“Turning to the Church”, #7 in Spiritual Headship by Pr. Mark H. Hein

(This is the next post in our regular columnSpiritual Headship in the Church and Home” Pastor Hein’s articles on BJS can be found here.)

After six installments dealing with spiritual headship in the home, we now turn to the subject of the same in the church. And in a very fitting way this brings us full circle, back to the first two articles in this series and especially Article # 2 entitled “Jesus is Lord.”

These three words certainly sum up spiritual headship in the church. At this point, I could just say “Amen” and end it here. Jesus is Lord. He is the head of the church… period! And yet, the church’s sovereign head, Christ the King, has given authority to His church and called men in the church to lead and guide it in His Word, in His will and in His ways… all to His glory.

Who are these men? Some we know as pastors… the shepherds of God’s flock. Men who have been called and ordained to be stewards of the mysteries of God… to preach the Word, God’s Word, and administer the Sacraments according to our Lord’s bidding. These men also exercise the Office of the Keys on behalf of the church, joyfully declaring to the penitent the full and complete forgiveness of sins that is ours in Christ Jesus, but also sharing with the unrepentant that their sins are still bound to them as long as they do not repent.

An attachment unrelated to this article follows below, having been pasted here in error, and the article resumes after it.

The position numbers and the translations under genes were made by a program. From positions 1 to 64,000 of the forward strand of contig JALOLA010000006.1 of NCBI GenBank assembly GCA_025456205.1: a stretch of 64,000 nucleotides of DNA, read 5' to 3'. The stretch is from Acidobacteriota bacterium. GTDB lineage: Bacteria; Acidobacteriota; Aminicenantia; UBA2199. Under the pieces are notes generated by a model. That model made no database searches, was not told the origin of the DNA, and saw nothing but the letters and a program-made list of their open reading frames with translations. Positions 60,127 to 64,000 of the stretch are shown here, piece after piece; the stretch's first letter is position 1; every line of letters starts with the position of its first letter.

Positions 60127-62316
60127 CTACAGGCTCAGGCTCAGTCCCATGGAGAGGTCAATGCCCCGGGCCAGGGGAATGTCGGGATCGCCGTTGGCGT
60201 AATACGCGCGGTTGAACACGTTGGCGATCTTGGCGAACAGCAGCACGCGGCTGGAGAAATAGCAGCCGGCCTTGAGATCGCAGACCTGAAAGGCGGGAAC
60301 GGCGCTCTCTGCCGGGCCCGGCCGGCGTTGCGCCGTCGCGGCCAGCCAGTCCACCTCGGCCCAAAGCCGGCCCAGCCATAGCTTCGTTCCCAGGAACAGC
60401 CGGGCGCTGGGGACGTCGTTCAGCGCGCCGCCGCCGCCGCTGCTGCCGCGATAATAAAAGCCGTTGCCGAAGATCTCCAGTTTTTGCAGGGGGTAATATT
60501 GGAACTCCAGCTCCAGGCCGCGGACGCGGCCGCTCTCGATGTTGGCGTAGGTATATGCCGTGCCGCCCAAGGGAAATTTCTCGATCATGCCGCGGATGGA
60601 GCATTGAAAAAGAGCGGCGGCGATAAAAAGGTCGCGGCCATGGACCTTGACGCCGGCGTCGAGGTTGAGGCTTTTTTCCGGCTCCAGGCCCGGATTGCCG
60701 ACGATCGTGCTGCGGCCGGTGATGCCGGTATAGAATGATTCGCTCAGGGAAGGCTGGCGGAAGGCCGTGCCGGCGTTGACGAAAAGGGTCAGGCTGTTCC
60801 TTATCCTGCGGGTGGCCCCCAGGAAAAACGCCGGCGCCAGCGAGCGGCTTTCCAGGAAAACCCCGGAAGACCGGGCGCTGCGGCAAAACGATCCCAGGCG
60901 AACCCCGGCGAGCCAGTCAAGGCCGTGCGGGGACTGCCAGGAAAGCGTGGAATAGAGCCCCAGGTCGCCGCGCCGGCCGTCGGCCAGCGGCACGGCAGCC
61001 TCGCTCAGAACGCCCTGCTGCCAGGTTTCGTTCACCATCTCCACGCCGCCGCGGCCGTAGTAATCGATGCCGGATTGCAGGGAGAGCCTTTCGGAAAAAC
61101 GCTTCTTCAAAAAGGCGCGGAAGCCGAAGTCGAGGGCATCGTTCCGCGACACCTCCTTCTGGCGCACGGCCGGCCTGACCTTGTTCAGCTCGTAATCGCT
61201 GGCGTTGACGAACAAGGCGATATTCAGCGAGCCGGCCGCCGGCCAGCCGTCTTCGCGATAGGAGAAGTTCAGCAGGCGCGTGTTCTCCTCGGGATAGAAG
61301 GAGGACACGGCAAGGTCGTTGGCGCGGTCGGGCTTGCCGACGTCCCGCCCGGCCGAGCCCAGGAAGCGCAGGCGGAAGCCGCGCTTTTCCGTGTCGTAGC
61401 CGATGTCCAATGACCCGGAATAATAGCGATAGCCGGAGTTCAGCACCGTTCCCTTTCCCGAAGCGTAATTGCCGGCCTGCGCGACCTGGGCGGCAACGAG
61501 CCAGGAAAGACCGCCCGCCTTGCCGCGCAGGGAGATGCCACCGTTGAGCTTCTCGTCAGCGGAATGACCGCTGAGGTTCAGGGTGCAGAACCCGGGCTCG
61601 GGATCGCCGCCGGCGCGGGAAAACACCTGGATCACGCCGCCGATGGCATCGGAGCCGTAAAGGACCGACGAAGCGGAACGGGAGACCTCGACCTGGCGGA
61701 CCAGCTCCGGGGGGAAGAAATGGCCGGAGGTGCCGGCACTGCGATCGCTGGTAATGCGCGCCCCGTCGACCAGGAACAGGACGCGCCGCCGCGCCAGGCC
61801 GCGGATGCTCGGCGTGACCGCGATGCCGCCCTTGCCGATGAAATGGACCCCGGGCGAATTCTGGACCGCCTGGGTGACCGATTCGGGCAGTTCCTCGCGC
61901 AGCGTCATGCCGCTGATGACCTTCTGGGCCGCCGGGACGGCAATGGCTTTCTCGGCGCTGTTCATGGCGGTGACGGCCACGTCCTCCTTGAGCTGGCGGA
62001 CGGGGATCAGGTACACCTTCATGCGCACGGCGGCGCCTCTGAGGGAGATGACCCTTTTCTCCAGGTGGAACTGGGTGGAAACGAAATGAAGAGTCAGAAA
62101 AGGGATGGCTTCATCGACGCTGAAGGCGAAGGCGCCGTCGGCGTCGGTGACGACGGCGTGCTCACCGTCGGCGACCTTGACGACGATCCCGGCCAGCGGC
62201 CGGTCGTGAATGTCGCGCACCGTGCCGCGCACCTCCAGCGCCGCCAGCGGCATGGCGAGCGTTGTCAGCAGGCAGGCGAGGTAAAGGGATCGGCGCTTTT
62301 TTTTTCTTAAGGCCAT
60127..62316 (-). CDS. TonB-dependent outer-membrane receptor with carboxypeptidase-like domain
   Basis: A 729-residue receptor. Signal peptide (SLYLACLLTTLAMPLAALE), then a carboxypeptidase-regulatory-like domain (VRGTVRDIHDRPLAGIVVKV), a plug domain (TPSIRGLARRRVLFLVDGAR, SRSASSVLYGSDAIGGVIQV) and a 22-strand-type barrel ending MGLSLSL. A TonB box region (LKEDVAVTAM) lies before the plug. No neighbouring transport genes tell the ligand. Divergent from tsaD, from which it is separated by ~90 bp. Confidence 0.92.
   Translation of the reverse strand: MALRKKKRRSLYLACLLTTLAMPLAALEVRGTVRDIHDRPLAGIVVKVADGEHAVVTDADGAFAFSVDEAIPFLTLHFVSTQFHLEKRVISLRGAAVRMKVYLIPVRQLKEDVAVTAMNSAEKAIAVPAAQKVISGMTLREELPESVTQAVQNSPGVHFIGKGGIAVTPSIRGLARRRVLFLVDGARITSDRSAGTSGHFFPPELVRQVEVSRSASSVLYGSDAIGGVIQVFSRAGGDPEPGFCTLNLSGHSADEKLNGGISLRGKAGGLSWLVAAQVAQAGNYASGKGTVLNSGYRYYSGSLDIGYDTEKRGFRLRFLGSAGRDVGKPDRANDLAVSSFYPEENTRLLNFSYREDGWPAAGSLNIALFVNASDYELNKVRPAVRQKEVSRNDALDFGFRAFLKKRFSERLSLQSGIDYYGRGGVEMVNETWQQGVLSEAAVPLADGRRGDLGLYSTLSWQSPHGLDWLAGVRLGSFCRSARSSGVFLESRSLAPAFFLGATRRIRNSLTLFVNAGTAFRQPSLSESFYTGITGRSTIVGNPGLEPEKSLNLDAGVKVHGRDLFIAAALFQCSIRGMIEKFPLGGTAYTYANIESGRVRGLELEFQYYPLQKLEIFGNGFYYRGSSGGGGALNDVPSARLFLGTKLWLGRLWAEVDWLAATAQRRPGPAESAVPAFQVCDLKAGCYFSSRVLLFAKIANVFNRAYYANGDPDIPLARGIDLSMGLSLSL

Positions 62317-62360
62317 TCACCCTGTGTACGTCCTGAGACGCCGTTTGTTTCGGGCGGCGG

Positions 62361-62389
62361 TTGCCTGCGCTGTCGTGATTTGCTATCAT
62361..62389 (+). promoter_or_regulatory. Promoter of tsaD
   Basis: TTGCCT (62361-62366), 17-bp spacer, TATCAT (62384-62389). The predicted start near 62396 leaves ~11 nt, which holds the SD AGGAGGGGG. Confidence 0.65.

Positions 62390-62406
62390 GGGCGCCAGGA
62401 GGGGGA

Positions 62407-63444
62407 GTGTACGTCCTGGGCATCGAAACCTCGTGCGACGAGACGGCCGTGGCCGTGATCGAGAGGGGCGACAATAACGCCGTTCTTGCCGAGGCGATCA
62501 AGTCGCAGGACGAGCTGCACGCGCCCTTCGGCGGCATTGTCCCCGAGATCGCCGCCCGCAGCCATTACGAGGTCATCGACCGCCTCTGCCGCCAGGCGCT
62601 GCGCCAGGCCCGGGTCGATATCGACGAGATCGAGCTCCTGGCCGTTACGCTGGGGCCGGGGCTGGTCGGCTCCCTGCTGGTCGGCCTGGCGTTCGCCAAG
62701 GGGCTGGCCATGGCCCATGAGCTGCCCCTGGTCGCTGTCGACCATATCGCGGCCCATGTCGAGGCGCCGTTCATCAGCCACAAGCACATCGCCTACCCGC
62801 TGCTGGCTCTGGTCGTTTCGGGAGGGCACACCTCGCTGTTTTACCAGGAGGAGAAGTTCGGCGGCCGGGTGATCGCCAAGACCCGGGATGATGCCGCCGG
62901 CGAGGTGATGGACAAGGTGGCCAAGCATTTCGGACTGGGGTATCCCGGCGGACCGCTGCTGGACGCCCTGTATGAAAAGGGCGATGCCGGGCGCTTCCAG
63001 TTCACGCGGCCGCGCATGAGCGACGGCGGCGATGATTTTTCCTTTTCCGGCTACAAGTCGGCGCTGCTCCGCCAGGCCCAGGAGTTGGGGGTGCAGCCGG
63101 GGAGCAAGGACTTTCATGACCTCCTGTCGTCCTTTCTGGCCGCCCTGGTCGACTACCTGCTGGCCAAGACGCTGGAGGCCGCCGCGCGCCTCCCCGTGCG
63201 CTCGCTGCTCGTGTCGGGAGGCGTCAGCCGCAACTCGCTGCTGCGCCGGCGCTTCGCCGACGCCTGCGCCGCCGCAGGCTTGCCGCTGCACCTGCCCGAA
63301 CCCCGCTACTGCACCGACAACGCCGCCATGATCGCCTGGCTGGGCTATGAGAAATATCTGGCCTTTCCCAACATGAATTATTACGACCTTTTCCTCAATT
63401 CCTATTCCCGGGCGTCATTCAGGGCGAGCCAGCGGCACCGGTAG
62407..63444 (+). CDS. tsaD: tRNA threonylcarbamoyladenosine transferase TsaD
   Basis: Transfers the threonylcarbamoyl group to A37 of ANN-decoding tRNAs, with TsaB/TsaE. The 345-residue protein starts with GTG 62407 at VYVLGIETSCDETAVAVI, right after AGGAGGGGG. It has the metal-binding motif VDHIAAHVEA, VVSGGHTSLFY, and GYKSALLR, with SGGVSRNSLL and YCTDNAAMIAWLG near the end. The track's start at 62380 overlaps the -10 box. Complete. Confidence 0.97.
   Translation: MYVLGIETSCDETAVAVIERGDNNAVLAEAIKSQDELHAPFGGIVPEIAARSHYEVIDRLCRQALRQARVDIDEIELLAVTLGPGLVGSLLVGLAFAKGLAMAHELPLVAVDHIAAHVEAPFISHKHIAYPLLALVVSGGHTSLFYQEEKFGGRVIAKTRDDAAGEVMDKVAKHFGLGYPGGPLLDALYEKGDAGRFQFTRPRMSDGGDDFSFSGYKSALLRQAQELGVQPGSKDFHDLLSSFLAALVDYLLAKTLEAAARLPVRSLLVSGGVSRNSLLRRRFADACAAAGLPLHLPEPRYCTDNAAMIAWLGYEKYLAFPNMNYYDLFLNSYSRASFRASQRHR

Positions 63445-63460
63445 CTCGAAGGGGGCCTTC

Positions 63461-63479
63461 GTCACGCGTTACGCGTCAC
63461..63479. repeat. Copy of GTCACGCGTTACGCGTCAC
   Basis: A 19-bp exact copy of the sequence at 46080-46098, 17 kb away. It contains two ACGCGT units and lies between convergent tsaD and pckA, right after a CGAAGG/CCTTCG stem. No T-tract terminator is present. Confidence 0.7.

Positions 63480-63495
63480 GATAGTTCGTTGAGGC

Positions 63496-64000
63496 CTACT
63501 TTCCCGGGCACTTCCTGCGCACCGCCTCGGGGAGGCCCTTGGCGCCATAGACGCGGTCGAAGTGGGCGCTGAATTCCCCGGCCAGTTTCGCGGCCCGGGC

Pastors are called to be “watchmen” … to be ever vigilant in looking out for anyone and anything that would seek to do harm to the flock entrusted to their care… to look out for that which would cause commotion and instill panic and fear among the sheep… scatter and divide them… or kill them spiritually.

Of course, a watchman is of no benefit if he cannot recognize danger. And this requires him to be very astute and perceptive. Danger is rarely obvious. It is, rather, subtle and well disguised, oftentimes clothed in what appears to be harmless and even beneficial.